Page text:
1930s Books in Translation Classics

War with the Newts by Karel Capek

War with the Newts (Penguin Translated Texts) Translated from the Czech by M and R Weatherall

Five words from the blurb: humorous, newts, trade, exploitation, fight

War with the Newts was one of the titles that caught my eye when I was browsing 1001 Books: You Must Read Before You Die. I hadn’t heard of it before, but I love dystopian fiction and because the intelligent, talking newts sounded so different from anything I’d read before I ordered a copy from my library immediately. I’m so pleased that I discovered this Central European classic – it was original, entertaining and carried many important messages about our society.

The book begins with the discovery of a colony of newts in Sumatra and it is obvious that these animals are special. At first they are trained to bring up oysters; the humans taking the pearls, whilst the animals are rewarded with the shellfish. It seems like a good relationship, with both parties benefiting from the other, but mankind quickly realises that the newts can be exploited to a far greater extent. They are soon trained to build underwater structures and it isn’t long before they are being bred, sold and shipped around the world.

It formed a mass of black, squirming, confused and croaking flesh on which dull thuds kept falling. Then a gap opened between two oars; one Newt slipped away and was stunned with a blow on its neck; after it another and another, till about twenty were lying there. ‘Stop it,’ shouted our leader, and the gap between the oars closed up again. Bully Beach and the half-bread Dingo snatched up in each hand the leg of one of the senseless Newts and dragged them over the sand to the boats like lifeless logs. Sometimes the stupefied body stuck fast between the rocks; then the sailor would give a sharp and savage jerk, and the leg would come off. ‘that’s noting,’ murmured old Mike, who stood beside me. ‘Why, man, he’ll grow another one.’

This book was easy and entertaining to read, but contained important messages about human greed. The blurb states that it is an allegory of early twentieth-century Czech politics, but I think the message is far broader than that. I can see similarities with many other governments and I think the moral problems introduced are universal.

War with the Newts was originally published in 1936 and I found it interesting to see how a Czech viewed the different countries of the world at this time. Stereotypes were used continually and it was amusing to see Capek’s opinion of how each country would treat the arrival of newts.

Part of me wished that the book had been more realistic. I think the story might have had more impact if the newts had remained well-trained animals instead of a special species that learned to talk overnight, but this is a minor quibble and I can see that much of the newt-based humour would have been lost if they hadn’t had the ability to communicate.

My only real issue with the book was the footnotes – they increased as the book progressed and seemed to get longer all the time. At some points the story in the footnote was longer than the actual scene in the book. It was distracting and ruined the narrative flow.

Although this book isn’t perfect it is an important book that deserves a wider audience. Recommended.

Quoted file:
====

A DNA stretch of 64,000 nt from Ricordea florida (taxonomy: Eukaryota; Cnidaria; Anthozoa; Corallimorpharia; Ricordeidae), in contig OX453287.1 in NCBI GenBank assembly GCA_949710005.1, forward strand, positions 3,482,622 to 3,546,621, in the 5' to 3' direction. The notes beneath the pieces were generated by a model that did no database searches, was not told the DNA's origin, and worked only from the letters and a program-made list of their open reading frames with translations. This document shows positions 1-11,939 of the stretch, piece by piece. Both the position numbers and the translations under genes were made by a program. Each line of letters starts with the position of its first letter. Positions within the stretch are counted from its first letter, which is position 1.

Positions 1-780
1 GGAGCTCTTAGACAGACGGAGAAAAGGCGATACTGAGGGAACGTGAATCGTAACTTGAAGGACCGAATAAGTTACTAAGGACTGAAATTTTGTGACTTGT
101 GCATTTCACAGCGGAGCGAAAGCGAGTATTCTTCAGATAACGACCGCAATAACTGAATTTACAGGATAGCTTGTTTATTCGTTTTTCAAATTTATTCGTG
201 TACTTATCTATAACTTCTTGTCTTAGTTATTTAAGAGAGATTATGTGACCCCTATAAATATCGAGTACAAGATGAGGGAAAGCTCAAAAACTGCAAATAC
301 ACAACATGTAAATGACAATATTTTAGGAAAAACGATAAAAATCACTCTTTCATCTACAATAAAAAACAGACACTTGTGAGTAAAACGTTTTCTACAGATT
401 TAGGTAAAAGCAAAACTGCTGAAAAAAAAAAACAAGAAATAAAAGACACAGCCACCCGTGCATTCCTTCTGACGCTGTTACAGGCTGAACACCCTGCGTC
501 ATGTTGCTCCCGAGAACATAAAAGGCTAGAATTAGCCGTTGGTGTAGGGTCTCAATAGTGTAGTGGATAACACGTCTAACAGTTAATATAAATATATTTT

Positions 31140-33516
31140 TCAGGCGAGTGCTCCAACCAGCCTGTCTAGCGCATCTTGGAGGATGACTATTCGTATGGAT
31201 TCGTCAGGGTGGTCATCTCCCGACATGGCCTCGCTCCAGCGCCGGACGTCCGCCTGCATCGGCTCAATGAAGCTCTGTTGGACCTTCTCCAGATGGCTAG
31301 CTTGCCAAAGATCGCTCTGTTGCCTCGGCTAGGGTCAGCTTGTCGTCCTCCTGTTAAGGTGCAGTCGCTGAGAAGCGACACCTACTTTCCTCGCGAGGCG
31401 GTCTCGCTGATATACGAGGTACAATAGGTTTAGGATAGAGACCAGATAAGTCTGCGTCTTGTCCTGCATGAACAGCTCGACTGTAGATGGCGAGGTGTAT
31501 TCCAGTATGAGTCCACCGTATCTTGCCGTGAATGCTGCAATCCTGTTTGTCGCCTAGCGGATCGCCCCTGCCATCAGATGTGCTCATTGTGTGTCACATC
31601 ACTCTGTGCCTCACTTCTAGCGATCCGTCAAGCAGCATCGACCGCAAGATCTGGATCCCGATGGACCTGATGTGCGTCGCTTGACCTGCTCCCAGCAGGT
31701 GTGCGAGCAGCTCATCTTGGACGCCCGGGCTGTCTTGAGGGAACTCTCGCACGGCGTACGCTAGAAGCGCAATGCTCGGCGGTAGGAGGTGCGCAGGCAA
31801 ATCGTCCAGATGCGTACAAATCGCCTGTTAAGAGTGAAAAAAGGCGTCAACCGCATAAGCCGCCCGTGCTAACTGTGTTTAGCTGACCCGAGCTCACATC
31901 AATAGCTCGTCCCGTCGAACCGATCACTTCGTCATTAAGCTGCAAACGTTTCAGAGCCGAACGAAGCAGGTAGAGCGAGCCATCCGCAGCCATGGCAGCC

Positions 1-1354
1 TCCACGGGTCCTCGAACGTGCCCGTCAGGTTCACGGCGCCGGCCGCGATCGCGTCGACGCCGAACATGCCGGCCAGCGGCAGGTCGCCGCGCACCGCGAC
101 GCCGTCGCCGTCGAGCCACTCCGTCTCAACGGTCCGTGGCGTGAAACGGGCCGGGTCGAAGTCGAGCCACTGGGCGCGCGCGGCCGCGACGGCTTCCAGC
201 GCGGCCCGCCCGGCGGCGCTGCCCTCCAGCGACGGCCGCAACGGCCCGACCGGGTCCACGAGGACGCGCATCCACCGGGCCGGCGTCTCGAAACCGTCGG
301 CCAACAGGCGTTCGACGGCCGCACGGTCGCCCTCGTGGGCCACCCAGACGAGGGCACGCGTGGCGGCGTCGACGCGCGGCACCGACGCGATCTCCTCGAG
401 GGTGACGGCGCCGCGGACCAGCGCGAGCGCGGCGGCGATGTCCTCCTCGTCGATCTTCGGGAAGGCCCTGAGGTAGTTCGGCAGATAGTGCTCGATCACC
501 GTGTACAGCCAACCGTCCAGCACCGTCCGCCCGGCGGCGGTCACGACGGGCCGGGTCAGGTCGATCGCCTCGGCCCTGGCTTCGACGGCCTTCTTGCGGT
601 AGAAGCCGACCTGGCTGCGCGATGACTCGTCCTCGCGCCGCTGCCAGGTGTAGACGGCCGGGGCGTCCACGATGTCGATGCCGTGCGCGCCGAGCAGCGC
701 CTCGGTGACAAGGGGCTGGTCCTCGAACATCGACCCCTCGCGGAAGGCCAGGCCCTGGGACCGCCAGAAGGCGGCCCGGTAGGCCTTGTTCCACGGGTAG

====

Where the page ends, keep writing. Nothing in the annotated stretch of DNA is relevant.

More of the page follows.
1980s Books in Translation Classics Film

I Served the King of England – Bohumil Hrabal (Book and DVD)

 Translated from the Czech by Paul Wilson

I Served the King of England was the Claire’s choice for Savidge Reads’ and Kimbofo’s book group, but we all agreed that it wasn’t anything special. We were surprised that it featured on the Guardian’s 1000 Novels Everyone Must Read list, as we felt that it failed to provide anything particularly special or unique.

The book follows the life of Ditie, a short man with big ambitions. Beginning in Czechoslovakia in the 1930s, we follow his career as makes his fortune working in hotels. His observations are both bizarre and mildly amusing, but I failed to see the point of them. Ditie’s life is then changed drastically when the communists come to power. I won’t spoil the last part of the book for you, but you can imagine that life during WWII will not be as light and amusing as the first half of the book. The weirdness continues, but it is shadowed with a darker, more threatening atmosphere.

The problem with the book was that it failed to engage me. I was laughing at it, rather than with it and scenes which should have been shocking, failed to affect me. The book just passed me by, without letting me become emotionally involved.  

The ending annoyed me a lot. It came over as very preachy, over explaining the moral message that the author hoped to teach us in writing the book. It was the only time that the book had managed to evoke an emotion in me and I felt patronised and used.

Confused at why this book was so highly regarded I did a little bit of research and discovered that the film had been well received, so decided to order a copy.

The film turned out to be a lot better than the book. The order of everything was changed, so that the shocking war scenes were placed next to the light humour of life in the hotel. This meant that the power of each scene was enhanced. I immediately saw what the author had been trying the achieve, but also why he had failed. Some of the story line was changed (no baby + different ending, for example), but I thought these were all improvements to the story. I would place this in my top 50 films of all time (the book won’t get close!)

I highly recommend the DVD to anyone who likes to watch foreign language films., but the book is nothing special.

Book: stars3h

DVD: stars4h